Big Changes in the Media

Mediaworks is bleeding cash out of its arse. Unsurprising really given the parlous state of their repeating at 3News at the moment. Plus some of their talkshows are tres-boring, with the exception of Michael Laws. You need to shake trees and being a mostly pinko media company ain’t going to pay the bills.

Meanwhile over at Fairfax my numerous spies tell me that a series of major changes effective immediately have been announced.

Suburban Newspapers’ editor-in-chief, David Kemeys (interesting friends list, looks like SST is about to become The Red Rag) has been appointed editor of the Sunday Star-Times and David Gadd, current Stuff.co.nz editor for the Auckland region, has been appointed chief of staff for Fairfax Sundays, that includes the Star-Times and Sunday News.

Sunday Star-Times deputy editor Miriyana Alexander, considered the current brains behind the paper, has been given the arse sideways and will take up an undefined role at Fairfax’s head office at the Viaduct. Staff liked her and are stunned she is going.

Word has it that all journalists and repeaters are being ordered to write for online as well as print. They feel they are bleeding from the onslaught of new media. They would be better off buying in online new media (bloggers) than trying to get repeaters to attempt being blo-jo’s. Most are spectacular failures in their print endeavours, why would it be any different online?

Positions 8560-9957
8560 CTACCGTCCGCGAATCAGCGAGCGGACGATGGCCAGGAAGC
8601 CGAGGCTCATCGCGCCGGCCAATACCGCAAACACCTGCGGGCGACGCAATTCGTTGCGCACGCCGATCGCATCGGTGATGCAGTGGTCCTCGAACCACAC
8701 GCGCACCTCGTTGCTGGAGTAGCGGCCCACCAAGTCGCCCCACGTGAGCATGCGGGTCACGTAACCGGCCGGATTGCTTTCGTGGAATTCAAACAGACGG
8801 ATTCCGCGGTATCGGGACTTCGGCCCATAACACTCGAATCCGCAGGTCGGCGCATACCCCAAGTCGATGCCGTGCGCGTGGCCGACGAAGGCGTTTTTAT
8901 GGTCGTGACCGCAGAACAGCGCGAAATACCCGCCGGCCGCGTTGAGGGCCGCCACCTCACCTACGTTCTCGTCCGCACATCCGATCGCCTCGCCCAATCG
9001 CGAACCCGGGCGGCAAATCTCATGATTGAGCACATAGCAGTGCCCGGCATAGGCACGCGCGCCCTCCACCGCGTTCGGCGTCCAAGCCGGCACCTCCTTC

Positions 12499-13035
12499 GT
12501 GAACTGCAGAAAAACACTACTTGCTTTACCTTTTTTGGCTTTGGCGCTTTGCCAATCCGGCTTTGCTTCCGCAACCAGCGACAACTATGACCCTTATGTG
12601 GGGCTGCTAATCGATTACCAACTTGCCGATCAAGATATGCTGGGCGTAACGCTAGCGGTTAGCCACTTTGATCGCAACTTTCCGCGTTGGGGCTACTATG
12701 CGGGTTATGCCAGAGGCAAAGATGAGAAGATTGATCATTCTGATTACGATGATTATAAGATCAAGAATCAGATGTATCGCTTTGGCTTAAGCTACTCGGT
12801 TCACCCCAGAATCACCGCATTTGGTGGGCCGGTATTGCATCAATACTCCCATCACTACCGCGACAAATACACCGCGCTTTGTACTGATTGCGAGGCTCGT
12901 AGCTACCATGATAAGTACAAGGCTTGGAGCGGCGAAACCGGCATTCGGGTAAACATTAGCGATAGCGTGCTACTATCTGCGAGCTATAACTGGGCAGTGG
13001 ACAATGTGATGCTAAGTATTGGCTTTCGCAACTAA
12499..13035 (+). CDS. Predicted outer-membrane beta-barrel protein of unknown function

They should really think about hiring our Rachel for some sort of role there, she just oozes class.

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  • harpoon

    “… David Kemeys (inter­est­ing friends list, looks like SST is about to become The Red Rag) ”

    Errrr … wot? Meaningless snide utterance. You well know that a Facebook ‘friend’ is not necessarily the same as a real personal friend.

  • oldgolfer

    Looks like the same old Fairfax trick – consolidate, consolidate, squeeze. It hasn’t, of course, worked in any area of Fairfax’s operation. Staff levels so shredded those left appear to have been captured by minority groups eager to push their own barrows. It shows daily in The Press which has taken on a green hue. Watch the struggling Sundays with interest, but doubt the new man can reverse the sales rot. The major problem is, the papers are tedious and full of what we learned the day before. No flair. No originality. No drive. All power to the blogs.

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